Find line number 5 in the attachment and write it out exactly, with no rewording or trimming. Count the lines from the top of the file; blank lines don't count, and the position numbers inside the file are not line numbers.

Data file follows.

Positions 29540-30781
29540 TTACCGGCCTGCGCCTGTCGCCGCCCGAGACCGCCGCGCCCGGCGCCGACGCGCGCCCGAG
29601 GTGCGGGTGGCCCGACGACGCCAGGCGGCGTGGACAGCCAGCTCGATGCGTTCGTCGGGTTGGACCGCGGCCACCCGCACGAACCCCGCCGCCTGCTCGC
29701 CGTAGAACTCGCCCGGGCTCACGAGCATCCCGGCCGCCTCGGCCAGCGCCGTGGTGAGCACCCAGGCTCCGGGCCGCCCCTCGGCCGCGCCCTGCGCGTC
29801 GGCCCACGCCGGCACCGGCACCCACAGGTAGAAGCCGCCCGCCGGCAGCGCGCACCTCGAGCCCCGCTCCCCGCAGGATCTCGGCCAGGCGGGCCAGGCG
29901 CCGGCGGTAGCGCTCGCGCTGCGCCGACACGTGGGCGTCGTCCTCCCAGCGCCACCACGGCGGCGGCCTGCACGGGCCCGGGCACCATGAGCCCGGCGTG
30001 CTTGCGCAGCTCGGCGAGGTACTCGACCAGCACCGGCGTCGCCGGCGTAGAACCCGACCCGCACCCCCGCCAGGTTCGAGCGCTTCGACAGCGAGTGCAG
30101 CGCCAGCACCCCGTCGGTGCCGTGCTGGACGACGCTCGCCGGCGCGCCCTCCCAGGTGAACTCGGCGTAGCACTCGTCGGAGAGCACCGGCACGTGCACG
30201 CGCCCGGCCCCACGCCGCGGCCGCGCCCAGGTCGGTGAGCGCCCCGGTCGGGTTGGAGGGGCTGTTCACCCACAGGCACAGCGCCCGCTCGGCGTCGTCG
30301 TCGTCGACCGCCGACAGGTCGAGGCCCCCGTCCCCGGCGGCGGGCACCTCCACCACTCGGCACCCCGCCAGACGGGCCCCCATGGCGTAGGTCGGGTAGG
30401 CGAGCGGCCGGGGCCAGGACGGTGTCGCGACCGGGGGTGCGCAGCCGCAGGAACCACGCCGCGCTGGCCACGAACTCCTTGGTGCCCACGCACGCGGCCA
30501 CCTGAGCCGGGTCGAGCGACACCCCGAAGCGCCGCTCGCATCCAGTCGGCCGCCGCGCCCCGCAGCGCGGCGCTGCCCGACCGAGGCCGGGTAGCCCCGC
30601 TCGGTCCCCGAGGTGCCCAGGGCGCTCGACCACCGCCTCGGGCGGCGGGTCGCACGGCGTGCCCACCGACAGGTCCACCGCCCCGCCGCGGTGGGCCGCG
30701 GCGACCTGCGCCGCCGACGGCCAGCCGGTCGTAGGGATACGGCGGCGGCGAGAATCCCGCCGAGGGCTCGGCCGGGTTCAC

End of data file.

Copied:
29801 GGCCCACGCCGGCACCGGCACCCACAGGTAGAAGCCGCCCGCCGGCAGCGCGCACCTCGAGCCCCGCTCCCCGCAGGATCTCGGCCAGGCGGGCCAGGCG